Opinion

Fariña’s commitment to ‘success’ is failing students

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“Raising the success rate of our students is the only goal,” said Carmen Fariña the day then-Mayor-elect Bill de Blasio announced that she would head New York City’s 1.1 million-student public school system.

One way or another, she might’ve added.

Because Susan Edelman, Carl Campanile and other Post reporters keep digging up flagrant proof of fraud at school after school.

 

fariña s commitment to success is failing our students

 

Whether it’s the rigging of Regents test scores at Automotive High School in Brooklyn or retroactively “rescoring” test outcomes at Richmond Hills High School in Queens, or giving flunking students “online credit” at Flushing High School in Queens, or flat-out handing a pass to a student who didn’t even bother to attend class at William Cullen Bryant High School in Queens, it all adds up to the same thing.

Carmen Fariña is dedicated to the appearance of success, if not its achievement.

Fariña’s direct, personal culpability in the test-fixing shenanigans that Edelman and Campanile have so ably reported over the past several weeks no doubt is minimal.

But responsibility for the scandal is hers, and Mayor de Blasio’s, and they must answer for it.

Fat chance that either will recognize it, though.

That’s because each is totally invested in public education the way it used to be, before Mayor Mike Bloomberg bludgeoned Albany into granting him substantial — if not total — operational control of the system.

Reform followed — glacially, perhaps, and incompletely.

But it was real.

From 2005 to 2013, the city’s four-year high school graduation rate jumped by more than 40 percent, while its dropout rate halved — imperfect metrics, perhaps, but telling nevertheless.

And when Albany toughened its performance tests four years ago, scores in New York City dropped — but not nearly as sharply as in other urban school systems in the state.

Nevertheless, de Blasio & Co. have never missed an opportunity to criticize the Bloomberg reforms — and to promise to reverse them.

That’s because those reforms profoundly threaten the chief impediment to positive public school change in New York City: the United Federation of Teachers.

Bloomberg championed teacher accountability, as measured by student performance, as well as alternatives to the old ways — in particular, charter schools.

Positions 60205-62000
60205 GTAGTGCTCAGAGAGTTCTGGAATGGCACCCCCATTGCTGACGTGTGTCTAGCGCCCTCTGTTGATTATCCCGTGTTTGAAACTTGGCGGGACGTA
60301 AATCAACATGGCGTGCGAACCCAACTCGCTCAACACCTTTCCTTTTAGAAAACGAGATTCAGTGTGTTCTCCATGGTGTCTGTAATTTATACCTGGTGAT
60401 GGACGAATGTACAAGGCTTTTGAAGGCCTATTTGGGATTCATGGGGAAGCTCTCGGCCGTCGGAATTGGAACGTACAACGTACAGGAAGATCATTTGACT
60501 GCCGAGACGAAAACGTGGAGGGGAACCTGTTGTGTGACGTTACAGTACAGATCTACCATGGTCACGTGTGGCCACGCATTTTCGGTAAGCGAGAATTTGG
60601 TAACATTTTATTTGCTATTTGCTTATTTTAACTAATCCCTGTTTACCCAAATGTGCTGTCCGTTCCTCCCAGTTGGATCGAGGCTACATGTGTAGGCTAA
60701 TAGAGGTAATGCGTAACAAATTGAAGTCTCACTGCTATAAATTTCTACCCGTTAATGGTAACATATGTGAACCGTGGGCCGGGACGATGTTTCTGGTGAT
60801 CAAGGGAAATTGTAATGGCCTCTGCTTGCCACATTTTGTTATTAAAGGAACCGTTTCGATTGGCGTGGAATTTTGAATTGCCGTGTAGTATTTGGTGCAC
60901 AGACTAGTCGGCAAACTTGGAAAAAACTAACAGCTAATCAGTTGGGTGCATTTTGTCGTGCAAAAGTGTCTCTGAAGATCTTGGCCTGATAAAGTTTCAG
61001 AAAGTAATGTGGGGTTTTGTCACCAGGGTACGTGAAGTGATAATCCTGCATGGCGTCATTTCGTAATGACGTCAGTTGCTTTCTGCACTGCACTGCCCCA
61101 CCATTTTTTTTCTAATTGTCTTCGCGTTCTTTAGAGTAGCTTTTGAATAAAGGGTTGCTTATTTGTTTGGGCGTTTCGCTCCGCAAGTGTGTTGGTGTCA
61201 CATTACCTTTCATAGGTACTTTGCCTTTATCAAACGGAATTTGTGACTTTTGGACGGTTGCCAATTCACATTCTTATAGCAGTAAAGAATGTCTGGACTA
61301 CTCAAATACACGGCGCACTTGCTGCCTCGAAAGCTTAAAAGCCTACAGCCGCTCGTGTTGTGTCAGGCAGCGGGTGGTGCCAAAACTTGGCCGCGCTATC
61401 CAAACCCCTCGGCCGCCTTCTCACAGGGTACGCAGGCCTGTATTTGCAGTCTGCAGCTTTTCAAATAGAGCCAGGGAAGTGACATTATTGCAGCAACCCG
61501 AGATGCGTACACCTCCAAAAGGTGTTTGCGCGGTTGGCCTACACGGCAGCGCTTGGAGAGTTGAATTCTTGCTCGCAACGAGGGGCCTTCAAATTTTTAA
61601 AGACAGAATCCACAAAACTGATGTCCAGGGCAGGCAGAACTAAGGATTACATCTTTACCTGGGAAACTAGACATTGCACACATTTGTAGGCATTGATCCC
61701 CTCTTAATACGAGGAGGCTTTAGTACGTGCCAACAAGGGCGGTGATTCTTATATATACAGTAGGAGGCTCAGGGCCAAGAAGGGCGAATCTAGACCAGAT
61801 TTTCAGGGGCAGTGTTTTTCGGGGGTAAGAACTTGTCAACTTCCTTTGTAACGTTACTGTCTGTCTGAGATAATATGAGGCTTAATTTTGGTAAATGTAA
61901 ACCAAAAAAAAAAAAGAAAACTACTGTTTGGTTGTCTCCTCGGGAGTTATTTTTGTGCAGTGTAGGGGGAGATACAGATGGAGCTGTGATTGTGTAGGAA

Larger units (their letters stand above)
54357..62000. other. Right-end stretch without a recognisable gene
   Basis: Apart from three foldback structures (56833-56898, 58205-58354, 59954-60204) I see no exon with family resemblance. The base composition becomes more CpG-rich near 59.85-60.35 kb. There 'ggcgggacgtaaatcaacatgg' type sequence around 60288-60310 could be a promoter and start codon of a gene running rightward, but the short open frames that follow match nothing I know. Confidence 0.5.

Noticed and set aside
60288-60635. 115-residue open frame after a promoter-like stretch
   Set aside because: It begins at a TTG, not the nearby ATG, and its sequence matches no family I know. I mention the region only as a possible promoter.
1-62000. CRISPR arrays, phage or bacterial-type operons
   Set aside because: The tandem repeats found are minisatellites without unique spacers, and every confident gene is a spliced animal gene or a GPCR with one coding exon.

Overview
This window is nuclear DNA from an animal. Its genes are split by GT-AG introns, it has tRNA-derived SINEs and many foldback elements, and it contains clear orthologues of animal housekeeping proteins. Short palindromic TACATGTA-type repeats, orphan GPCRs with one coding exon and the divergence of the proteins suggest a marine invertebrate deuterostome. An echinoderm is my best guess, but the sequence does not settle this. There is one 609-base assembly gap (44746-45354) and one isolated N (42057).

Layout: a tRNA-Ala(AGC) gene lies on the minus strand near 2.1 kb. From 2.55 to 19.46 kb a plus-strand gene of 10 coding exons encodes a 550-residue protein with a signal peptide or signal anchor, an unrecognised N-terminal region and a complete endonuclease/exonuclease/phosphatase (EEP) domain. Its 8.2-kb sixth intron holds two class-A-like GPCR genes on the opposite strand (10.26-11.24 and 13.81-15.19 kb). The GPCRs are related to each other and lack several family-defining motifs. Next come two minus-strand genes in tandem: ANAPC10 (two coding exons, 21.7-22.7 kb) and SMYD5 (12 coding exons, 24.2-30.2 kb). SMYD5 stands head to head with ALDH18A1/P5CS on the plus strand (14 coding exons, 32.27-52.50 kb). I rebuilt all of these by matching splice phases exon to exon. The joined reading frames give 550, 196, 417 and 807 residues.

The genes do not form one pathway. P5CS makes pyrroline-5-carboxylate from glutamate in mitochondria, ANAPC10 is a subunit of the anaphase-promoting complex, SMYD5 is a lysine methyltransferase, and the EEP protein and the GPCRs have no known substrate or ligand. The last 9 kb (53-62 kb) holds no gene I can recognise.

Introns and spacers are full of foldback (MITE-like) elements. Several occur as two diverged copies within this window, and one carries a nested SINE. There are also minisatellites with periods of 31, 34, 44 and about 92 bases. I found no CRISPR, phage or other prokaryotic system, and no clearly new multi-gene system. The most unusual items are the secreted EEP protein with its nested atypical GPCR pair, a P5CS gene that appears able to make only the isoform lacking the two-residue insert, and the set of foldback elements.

Fariña, whose grandmotherly public demeanor masks startling private bluntness, is coy about accountability — promising to “take the temperature down around testing.”

Translation: We want no part of accountability testing.

Neither is she interested in charter schools — except to throttle their growth.

That’s to be expected from someone with more than four decades invested in the old ways — a former teacher who worked her way through the ranks all the way to a brief stint as a deputy schools chancellor in the Bloomberg years.

That the Bloomberg gig was a bad fit regarding reform is underscored by Fariña’s long policy association with bitterly anti-reform activist Diane Ravitch — said to wield substantial influence at the Department of Education now.

Then there is UFT President Michael Mulgrew’s enthusiasm for Fariña. “Carmen is a real educator. She has a deep knowledge of schools and our system and is on record criticizing Mayor Bloomberg’s focus on high-stakes testing,” he said at her appointment. “We look forward to working with her.”

So far, the association has been a winner for the union, which quickly secured a multiyear contract so lavish, the raises alone won’t fully be paid for until 2020.

The mayor, of course, is mainly responsible for that lopsided contract. But it was just ducky with Fariña, the ostensible manager who got no management reforms whatsoever in return for the pay hikes.

But why would she want them? Who needs management prerogatives when the union is running the show anyway?

De Blasio is still smoldering at his rough treatment by Gov. Andrew Cuomo and the Legislature last month — especially over Albany’s refusal to grant him full, unfettered control over the schools.

So far, the mayor has done little to earn that sort of power — again, essentially aligning himself with the UFT and other anti-reform elements.

Nothing dramatizes that more than his hiring of Carmen Fariña in the first place — just as nothing will demonstrate his continuing unfitness to run the schools more clearly than permitting her to sweep the fraudulent-graduation scandals off into a corner.

It may not seem so to de Blasio, but he has another credibility crisis on his hands.

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